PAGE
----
The healthcare industry has seen many changes in the past few decades. One key area is an increased reliance on technology for testing and treatment, as well as for management and support systems. And all this technology requires power to operate.
What happens when your practice, clinic, or healthcare facility loses power? At best, it’s hard to serve patients and address their medical concerns. At worse, it’s impossible to function at all.
We often take electricity for granted, until we don’t have it. Then we realize just how much we depend on it. In the same way that we discussed being prepared for winter storms, it’s equally critical to be prepared for the loss of utility power. Here are some key considerations.
Uninterruptible Power Supplies (UPS)
An uninterruptible power supply is a battery-operated unit that provides A/C power to operate key equipment. Some facilities will have a large UPS system connected to key circuits in a building. As an alternative, you can deploy several small UPS systems throughout a facility to power specific pieces of equipment, such as computers, servers, and essential medical gear.
The benefit of having an UPS to power your office or clinic is that, as the name implies, it provides an uninterrupted source of power. This means systems won’t go down, and you won’t have to reset them. They will continue to operate as normal.
The downside of UPS systems is that eventually the batteries run down, and they’ll no longer provide needed power to operate the equipment plugged into them. As such, a UPS system is ideal for a short-term power interruption, but it’s inadequate for longer outages.
As an alternative, some facilities have an electrical generator that produces the power needed to run all key systems. The electrical generator produces the needed output power as long as it has fuel to run, usually natural gas but sometimes propane or even gasoline.
Generators are ideal for long-term outages. Often large ones are permanently installed to provide needed output for an entire building. However, the downside of generators is that it takes them a while to start and stabilize. This means everything connected to them will suffer a short-term power interruption, causing them to go down and reset. Then once the generator power comes on, the systems must reboot. This takes time, which can cause a problem.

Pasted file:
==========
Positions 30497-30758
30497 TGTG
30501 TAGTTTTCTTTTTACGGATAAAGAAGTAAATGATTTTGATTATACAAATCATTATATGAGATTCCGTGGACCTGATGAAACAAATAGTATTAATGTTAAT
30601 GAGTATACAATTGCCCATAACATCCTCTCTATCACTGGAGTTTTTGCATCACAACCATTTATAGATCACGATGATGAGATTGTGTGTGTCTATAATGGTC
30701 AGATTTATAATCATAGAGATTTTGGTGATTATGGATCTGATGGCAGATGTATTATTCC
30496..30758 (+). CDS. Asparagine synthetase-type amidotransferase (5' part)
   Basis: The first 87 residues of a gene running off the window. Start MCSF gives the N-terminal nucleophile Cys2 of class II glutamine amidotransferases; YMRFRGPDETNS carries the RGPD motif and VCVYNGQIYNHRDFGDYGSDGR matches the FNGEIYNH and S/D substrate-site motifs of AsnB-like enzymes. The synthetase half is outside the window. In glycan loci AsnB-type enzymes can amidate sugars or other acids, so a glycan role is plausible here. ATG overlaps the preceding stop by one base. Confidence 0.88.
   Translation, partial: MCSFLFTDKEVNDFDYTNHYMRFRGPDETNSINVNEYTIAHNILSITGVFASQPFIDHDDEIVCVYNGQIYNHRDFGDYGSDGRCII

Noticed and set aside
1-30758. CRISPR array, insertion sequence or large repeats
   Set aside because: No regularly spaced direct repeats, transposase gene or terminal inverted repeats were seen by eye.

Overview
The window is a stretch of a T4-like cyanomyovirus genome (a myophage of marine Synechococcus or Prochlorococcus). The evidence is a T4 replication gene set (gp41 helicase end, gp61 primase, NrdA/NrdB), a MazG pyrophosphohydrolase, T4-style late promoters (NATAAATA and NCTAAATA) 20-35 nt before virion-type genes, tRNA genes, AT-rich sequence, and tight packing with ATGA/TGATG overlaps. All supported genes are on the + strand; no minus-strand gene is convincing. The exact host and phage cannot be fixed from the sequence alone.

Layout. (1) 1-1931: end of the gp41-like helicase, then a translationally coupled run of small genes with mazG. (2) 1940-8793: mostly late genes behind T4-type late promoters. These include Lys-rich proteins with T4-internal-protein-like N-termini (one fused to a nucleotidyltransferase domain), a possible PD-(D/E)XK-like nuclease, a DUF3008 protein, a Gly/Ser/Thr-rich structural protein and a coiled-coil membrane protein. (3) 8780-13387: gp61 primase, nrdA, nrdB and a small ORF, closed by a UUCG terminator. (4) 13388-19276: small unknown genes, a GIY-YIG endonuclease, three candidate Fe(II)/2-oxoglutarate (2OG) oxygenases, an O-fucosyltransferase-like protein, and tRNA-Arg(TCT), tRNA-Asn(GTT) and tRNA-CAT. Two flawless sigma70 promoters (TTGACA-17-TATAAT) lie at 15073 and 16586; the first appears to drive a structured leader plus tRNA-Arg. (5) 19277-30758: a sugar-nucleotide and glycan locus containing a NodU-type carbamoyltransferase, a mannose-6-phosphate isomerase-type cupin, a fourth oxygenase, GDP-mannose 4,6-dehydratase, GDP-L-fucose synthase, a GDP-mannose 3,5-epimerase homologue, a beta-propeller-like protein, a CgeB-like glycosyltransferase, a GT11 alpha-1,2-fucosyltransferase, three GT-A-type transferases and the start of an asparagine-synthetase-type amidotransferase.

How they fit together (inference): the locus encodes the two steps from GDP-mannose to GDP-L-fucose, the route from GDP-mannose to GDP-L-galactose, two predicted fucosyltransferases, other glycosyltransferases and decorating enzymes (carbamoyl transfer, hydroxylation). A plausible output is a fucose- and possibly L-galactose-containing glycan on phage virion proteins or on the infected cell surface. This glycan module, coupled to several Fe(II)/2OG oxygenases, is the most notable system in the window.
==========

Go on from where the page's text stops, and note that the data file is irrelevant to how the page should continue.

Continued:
UPS and Generator Combo
As an alternative, some organizations have both a UPS and a generator installed. The UPS handles the immediate power needs before the effect of the outage can impact systems. It handles things for the short-term, as the generator starts and stabilizes enough to produce a steady output. Then the generator takes over. Though having both systems is ideal, it’s also expensive.
Backup Power and Your Medical Answering Service?
First, know that any medical answering service that strives to provide consistent, always-available service has both a UPS and a generator installed to ensure their systems have all the power they need for continuous operations. Downtime isn’t acceptable, and they work hard to make sure it doesn’t occur.
Second, you should be aware of what type of power backup systems you have in your office or facility. Why is this important? Because almost all phone systems require power to operate. When you lose power, you lose your phone communications, too. This includes being able to forward your lines to your answering service.
Forwarding Your Phones When You Lose Power
How can you forward your phones to your answering service when you don’t have power to operate them? If you can’t answer your phones or forward your lines, callers will hear ringing, but no one will be able to answer them. That’s a problem.
Therefore, if you lose power, one of your key objectives is forwarding your lines to your answering service. If your phone system happens to have a UPS system, then forward your phones right away. Don’t try to take calls for as long as you can, because once battery power is gone you can’t forward your phone. (Of course, if you have a generator and the generator powers your phone system, then you can operate your phones as normal.)
But what happens if you have no UPS and your phones are dead? This presents a problem. However, some phone companies allow you to remotely activate call forwarding. This is something to check out ahead of time. Find out if it’s possible to do. Then practice the procedure. Next, document it so you’ll know exactly what to do when the time comes. That way, when you lose power, you can calmly forward your phones, and let your answering service handle your calls as you wait for the power to return.
Though we don’t want to think about it, it’s likely we’ll lose electricity at some time. Preparing to deal with it now will save a lot of frustration later. Your patients and callers will appreciate it.
Learn how medical answering service from MedConnectUSA can help your practice, clinic, or facility. Then get a free quote to discover how affordable their healthcare communication services are. Peter Lyle DeHaan is a freelance writer and call center authority.